Auto-fiction/"memoir" in progress
Chapter 5, Fight Scene between Mother and Son
*This is totally in progress, meaning not polished.
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Releasing his figurative and very literal grip on his dream of living in Manhattan was not easy. He knew it wouldn’t be. This was not going according to his plan. But as they say: We make plans and God laughs. He’d been staying with his parents for two months now. What was he doing here, in foreign, paradisical Santa Barbara? In his youth he’d hung out in this town perhaps a dozen times. Isla Vista a few wild, drunken nights. A few punk shows, driving up from Ojai. Surfing sessions a handful of times. Stopping by on the way up to camp at Jalama State Park. But it wasn’t his town, not like Ventura and Ojai were. Those towns were in his DNA; they swam like fish through his blood. They were “of” his very nature. To Michael, Santa Barbara reeked of white wealth and privilege, convention, conformity. He pictured Venture Capitalists, lawyers, doctors, hedge-fund managers, transient UCSB students, wannabe surfers, bros and blond beach bunnies, and Baby Boomer centrists.
And yet, here he was. It was summer, 2021. He was 38 years old. His father was likely dying. He lived once more with his parents. The whole scenario was absurd; insuperable and inscrutable. Bizarre-o.
The past eight weeks had been hectic. Besides running around caretaking for his father more or less fulltime, he and his mother had had several massive fights. On the surface the fights were about varying things: Michael not showering often enough; Michael getting annoyed at his mother’s incredible panic when things briefly went wrong; their arguments about what Mom actually said versus what she claimed to have said; Michael’s emotional exhaustion a la his mother’s intense, laser-beam, no-boundaries, all-ego personality.
But deeper the issues were always cut from the same cloth. It was their age-old fight of good versus evil; right versus wrong; love versus fear. Mom, Michael felt, was delusional. She lied to herself to feel safe. She told herself convincing stories which no one questioned. No one, that is, but Michael. All his life things had been this way. He and Mom were both passionately close and yet profoundly distant from each other. He felt she’d never trusted him fully. She felt he’d never given her a real chance. Both had hurt one another innumerable times.
This fight—the worst one—was about Michael’s niece; his mother’s grandchild. Michael’s older by 13 years half-sister’s kid. Georgia. His mother’s daughter from her first failed marriage in her early twenties. The kid had just turned 17. Just before Michael flew to California in June (this happened in mid-May) while writing early one morning in his East 70th Street Lenox Hill apartment in Manhattan, he’d received a call from his mother. It wasn’t yet 7:30am. This was very unusual. They usually texted. If they talked on the phone they planned it ahead.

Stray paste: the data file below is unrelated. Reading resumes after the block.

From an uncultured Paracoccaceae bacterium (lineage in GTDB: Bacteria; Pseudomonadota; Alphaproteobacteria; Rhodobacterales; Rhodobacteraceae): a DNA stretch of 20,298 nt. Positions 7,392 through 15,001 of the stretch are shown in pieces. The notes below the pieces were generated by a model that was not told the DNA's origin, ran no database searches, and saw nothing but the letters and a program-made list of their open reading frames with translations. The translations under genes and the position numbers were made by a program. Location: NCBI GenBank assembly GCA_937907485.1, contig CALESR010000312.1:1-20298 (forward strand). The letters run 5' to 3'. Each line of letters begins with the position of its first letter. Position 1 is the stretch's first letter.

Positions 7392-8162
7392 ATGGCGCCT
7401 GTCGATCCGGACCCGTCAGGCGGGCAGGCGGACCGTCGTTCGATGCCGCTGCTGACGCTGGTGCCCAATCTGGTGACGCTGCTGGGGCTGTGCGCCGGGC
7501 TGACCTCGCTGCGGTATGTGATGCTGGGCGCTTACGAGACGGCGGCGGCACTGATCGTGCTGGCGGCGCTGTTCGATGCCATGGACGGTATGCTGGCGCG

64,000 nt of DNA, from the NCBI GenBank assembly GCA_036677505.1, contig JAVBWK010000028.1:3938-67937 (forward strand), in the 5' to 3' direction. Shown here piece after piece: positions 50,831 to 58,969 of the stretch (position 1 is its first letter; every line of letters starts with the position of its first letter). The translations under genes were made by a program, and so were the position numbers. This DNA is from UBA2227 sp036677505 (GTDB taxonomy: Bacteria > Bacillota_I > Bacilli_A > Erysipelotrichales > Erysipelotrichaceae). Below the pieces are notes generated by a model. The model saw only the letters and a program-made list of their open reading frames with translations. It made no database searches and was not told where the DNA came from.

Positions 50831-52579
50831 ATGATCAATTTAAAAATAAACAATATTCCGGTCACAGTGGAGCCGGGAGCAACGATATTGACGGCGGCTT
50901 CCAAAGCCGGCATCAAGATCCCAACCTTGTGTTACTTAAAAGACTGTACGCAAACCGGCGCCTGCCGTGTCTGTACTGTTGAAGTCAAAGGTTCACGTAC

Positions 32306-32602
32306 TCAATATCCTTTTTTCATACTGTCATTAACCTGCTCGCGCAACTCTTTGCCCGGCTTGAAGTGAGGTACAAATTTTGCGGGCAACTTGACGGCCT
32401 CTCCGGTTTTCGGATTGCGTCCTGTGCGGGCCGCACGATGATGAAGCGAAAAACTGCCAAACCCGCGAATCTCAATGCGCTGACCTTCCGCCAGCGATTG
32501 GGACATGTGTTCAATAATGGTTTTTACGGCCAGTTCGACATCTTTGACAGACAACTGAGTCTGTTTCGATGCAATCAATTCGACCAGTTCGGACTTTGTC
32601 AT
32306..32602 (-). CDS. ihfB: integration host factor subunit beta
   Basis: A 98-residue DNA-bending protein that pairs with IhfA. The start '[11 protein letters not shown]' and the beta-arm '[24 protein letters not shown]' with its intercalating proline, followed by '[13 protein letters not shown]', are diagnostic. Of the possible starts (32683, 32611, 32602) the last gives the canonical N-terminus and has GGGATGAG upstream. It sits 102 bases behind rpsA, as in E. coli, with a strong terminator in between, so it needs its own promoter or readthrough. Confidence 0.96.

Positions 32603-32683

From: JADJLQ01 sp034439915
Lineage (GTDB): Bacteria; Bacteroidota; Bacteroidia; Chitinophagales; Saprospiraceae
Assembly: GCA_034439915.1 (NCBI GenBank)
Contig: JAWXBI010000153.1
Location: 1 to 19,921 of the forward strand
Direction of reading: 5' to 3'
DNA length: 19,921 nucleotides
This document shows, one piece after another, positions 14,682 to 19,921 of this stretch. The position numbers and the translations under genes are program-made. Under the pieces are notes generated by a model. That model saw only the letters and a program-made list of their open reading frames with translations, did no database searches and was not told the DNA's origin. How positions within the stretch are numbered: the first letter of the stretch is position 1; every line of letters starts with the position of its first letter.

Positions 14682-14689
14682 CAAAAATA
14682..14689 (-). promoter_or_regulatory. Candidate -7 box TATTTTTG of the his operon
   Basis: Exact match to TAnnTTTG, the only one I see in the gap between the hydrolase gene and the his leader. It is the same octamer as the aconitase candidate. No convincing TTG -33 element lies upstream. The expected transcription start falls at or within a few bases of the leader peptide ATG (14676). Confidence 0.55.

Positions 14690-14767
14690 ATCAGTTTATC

He had crossed the room and grabbed his iPhone. He answered. His mom was crying. He knew then something was deeply wrong. He remembered the spring weather that morning—sunny and cold outside on the street. He heard a blaring distant siren cut through the air. City life.
It was Georgia. She’d been depressed on and off the past eighteen months. Cutting herself a few times, once bad enough to go to the ER. Michael knew his family suffered broadly from clinical depression. And alcoholism. (But as far as he knew his niece didn’t drink.) Georgia had all the issues he’d dealt with in his own youth: Wealth; the perfect outward-facing upper middleclass family; picket white fence, 2.5 kids, Leave it to Beaver; privilege of every kind; an alcoholic, controlling, narcissistic mother; a warm, well-intentioned yet totally emotionally vacant, detached father; a familial culture of not talking about feelings. It was a recipe for chaos. It’d led Michael in his time to drinking, fighting, girls, anarchy. Expulsion from high school. Domestic violence. Rage. Firings from jobs. Constant geographics. Anger.
In the middle of the night, the night before, his niece had silently stolen her dad’s car, driven it a few miles away from their house in Westlake, had called a close friend, said she was going to kill herself, and drove her car 90 MPH into a palm tree along the road. A car passing by minutes later called 911. They found her unconscious on the road, having crawled out of the vehicle herself. They thought she was dead at first. The sheriff knocked loudly on his sister and brother-in-law’s door at 3am. By then she was already being helicoptered to Children’s in nearby Los Angeles.
When Mom called they did not know if she’d survive or not.
Just over two weeks later Michael had flown to LAX out of JFK. Early June. He’d stayed with his half-estranged older sister and his brother-in-law. He visited Georgia in Children’s Hospital in West Hollywood. She was doing much better by then, healing. They’d had to completely rebuild her pelvis. She had jagged scars all over her body. Broken arm and broken leg. Cracked ribs. Black and blue bruises everywhere. Yet her angelic, cherubic face was untouched. She looked happy. She smiled widely. A nurse sat on suicide watch 24/7 in her little room. Her room had a window which overlooked the city. Several times Michael peered out of that glass. He picked up his cousin Casey and they drove to the hospital together several times. Doing this the two young men grew close.
The fight between Mom and Michael stemmed from The Suicide Attempt. It all started when Michael lightly suggested they both try therapy for grief and mapping their emotional tunnels through the high intensity of his father’s terminal cancer and all that entailed. His mom, though, got defensive at even the hint, the small suggestion that she might try therapy.
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